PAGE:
‘[W]ry-necked memory’: the Matter of Ireland in Cutting Green Hay and Memory Ireland, and the poems of The Pattern.

Frances Devlin-Glass

Abstract


This paper examines the matter of Ireland in Buckley’s two memoirs, Cutting Green Hay (1983) and Memory Ireland (1985), and the poems of The Pattern (1979), in order to revisit critically the ways in which he constructs himself as a diasporic Irish-Australian, a participant in the most remote Gaeltacht. It raises questions of victimhood, of similar and different experience of being at the mercy of the land, and of his re-engineering of the place of the political in poetry. It argues that Buckley’s agonized positioning as Ireland’s ‘guest/foreigner/son’ was a project that was doomed by its utopianism, and that, obsessed as he became with Ireland, the angst within had little to do with ‘the Ireland within’ or without. The paper suggests that the poet’s slow and unacknowledged abandonment in his Irish period of a key tenet of modernism, its distrust of propaganda and the political, is in itself a new formation which had some continuity with the radicalism of his thinking during the formative years of the revolutionary catholic apostolate he led both at the University of Melbourne and nationally. It also points to the deployment of an ancient medieval Irish trope, that of the ocean (rather than a landmass) linking a dispersed community, as one of the ways the poetry effects a resolution of the issues of being ‘Irish’ in a remote country.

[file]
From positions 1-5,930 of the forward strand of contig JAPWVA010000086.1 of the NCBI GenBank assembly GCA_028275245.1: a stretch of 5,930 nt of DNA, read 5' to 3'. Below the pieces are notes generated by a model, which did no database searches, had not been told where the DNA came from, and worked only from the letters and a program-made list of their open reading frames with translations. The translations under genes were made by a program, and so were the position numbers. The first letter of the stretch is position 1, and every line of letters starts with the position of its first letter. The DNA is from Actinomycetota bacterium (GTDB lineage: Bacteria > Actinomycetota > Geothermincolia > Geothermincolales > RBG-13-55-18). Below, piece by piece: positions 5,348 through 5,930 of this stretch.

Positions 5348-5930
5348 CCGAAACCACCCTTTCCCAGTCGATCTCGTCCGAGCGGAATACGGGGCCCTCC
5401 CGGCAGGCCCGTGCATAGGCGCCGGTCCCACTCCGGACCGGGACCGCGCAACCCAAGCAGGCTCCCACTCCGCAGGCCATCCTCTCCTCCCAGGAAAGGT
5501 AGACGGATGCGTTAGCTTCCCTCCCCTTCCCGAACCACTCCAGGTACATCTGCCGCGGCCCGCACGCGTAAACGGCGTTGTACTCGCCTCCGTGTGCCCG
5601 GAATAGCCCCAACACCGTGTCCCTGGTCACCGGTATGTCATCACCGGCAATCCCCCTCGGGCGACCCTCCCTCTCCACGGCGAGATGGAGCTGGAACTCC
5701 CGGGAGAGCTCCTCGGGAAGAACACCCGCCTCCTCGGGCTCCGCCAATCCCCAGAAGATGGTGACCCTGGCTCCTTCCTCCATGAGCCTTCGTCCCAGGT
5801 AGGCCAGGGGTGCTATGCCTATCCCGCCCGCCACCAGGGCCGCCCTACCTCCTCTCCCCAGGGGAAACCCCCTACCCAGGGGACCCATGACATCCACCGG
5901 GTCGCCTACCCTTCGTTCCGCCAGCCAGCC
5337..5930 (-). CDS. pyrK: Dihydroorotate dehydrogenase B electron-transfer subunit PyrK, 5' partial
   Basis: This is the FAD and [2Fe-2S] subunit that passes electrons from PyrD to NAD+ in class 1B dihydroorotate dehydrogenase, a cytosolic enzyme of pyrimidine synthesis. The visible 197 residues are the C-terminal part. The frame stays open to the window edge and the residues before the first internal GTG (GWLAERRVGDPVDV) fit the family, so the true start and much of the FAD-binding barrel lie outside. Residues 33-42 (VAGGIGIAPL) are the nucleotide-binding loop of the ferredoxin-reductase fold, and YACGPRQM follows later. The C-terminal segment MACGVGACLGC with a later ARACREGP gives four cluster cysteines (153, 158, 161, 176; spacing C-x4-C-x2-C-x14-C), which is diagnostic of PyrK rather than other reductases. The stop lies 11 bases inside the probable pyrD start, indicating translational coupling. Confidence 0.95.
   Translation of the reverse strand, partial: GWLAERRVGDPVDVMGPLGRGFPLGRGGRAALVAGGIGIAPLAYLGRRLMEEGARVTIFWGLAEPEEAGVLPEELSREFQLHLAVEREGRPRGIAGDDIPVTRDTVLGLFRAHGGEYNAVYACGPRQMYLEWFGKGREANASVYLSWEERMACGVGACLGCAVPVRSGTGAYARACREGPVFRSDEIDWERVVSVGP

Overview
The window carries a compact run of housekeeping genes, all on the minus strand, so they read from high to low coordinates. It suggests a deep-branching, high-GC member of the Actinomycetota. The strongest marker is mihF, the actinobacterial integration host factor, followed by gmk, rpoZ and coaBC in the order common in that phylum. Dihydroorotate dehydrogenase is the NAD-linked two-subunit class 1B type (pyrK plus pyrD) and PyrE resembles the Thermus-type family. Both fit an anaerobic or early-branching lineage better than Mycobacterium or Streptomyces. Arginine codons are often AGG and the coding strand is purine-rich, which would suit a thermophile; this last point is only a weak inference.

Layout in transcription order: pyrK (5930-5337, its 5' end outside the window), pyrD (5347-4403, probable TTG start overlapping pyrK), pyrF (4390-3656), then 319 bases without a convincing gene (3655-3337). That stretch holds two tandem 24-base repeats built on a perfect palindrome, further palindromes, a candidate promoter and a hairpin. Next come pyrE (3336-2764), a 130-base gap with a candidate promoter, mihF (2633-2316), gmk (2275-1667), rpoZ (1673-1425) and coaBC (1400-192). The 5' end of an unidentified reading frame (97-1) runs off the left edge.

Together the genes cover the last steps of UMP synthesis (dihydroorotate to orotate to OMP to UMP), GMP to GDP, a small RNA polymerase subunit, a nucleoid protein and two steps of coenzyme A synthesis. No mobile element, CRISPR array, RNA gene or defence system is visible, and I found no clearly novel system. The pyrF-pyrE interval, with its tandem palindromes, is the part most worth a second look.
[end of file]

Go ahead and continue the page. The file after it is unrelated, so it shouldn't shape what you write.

Keywords


Vincent Buckley, Newman Society of Victoria, the matter of Ireland, The Pattern, Cutting Green Hay, Memory Ireland, diaspora studies

Full Text:

PDF

Refbacks

  • There are currently no refbacks.